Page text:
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Issues of the Day Lessons from Greece
 

Last week, during a four-day visit to Athens on my first trip to Greece, I was unsure of what I would encounter there. In light of media reports focusing on that country's sovereign debt crisis, its indecisive elections and tenuous governing coalition and the rise of the far-right Golden Dawn party as a political force, I did not know what to expect.

 

On the drive from the airport to our hotel in central Athens, I was struck by the similarities of terrain and vegetation found in that part of Greece and many areas of Israel. That of course is hardly surprising: both lands are characterized by Mediterranean climates and ecosystems. There was another similarity between the two countries that was readily apparent as well: while in transit from the airport, we contended with a Tel Aviv—type of traffic jam in downtown Athens.

 

As we crawled along in stop-and-go fashion, I took the opportunity to ask the taxi driver about the "situation."

 

Smiles in Short Supply


I posed my question indirectly, asking whether any demonstrations were expected in the upcoming days. The driver said he was unsure: Following the spontaneous protests that began several weeks earlier when the government closed the public broadcasting network as a cost-cutting measure protests, he said, could arise at any time depending on developments. Wearily, he expressed dissatisfaction with the austerity measures that seem to have sapped the country of its vitality and spawned the ongoing protests.

 

On the streets, along the well-trodden tourist course from the Acropolis through Plaka, Syntagma Square and from there to the Monastriaki area, the local people looked dour and preoccupied and an air of uncertainty could be discerned. Homeless people appeared so depleted they could barely ask for handouts. Other poor scavenged through garbage bins. Smiles seemed in short supply.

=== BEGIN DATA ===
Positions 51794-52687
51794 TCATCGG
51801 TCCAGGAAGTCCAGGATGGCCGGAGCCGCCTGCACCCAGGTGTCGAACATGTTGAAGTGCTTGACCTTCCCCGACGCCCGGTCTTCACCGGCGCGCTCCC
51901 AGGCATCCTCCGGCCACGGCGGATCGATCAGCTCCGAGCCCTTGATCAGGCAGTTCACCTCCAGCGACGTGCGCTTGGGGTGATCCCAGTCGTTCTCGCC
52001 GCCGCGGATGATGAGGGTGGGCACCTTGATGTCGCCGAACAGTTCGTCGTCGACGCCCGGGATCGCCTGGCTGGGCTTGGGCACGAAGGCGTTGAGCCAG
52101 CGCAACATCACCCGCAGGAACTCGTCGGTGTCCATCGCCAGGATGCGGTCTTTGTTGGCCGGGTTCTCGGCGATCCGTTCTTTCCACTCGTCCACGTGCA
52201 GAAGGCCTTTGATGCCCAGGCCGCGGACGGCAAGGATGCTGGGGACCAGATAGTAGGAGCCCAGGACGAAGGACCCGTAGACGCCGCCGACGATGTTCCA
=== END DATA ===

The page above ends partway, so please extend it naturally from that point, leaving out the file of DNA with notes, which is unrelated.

The fiscal discipline imposed the economic crisis has clearly exacted a toll on Athenians.

 

A Wealth of Heritage

 

Their current economic straits notwithstanding, Athenians have an alternative form of wealth: the richness of their culture. The Athens and Epidaurus Festival was underway and as I looked over its program I was reminded that ancient Athens was the founding place of theatre which along with dance and musical presentations is presented there in abundance today.

 

After visiting the Acropolis, while savoring yet another slice of spanakopita, spinach pie, and Greek salad, I realized how extensively Hellenic heritage shapes the country's contemporary culture. The thirteen meter tall gold and ivory statute of the Athena, goddess of wisdom and courage might be missing from the Parthenon, but the legacy of ancient Greece is firmly imprinted and radiates outward from the most dominant point in the Athenian landscape.

 

 In a country as rich in history, philosophy and mythology as Greece is, the influence of the Acropolis is not merely historical but permeates the national consciousness today. Clearly, Greek heritage is the most salient aspect of the modern Hellenic nation-state and society and in this way it is strikingly analogous to modern Israel's roots in the Bible, Jewish history, traditions and peoplehood. In their modern revival, both ancient peoples share similar foundations: continuity with the past.

 

Greece's Timeless Islands


The most enjoyable part of my visit was a one-day cruise to the islands of Hydra, Poros and Aegina. Departing from the ancient city of Piraeus which is adjacent to the Greek capital and is the country's principal port and the largest passenger port in Europe, our ship carried five hundred passengers. It had its tourist program down pat. I was, though, less interested in the tired strains of the ubiquitously rendered theme from Zorba the Greek and the kitschy dances passengers were coached in to pass the time than in admiring the magnificent seascapes seen along the three-hour voyage to our first port of call at Hydra harbor.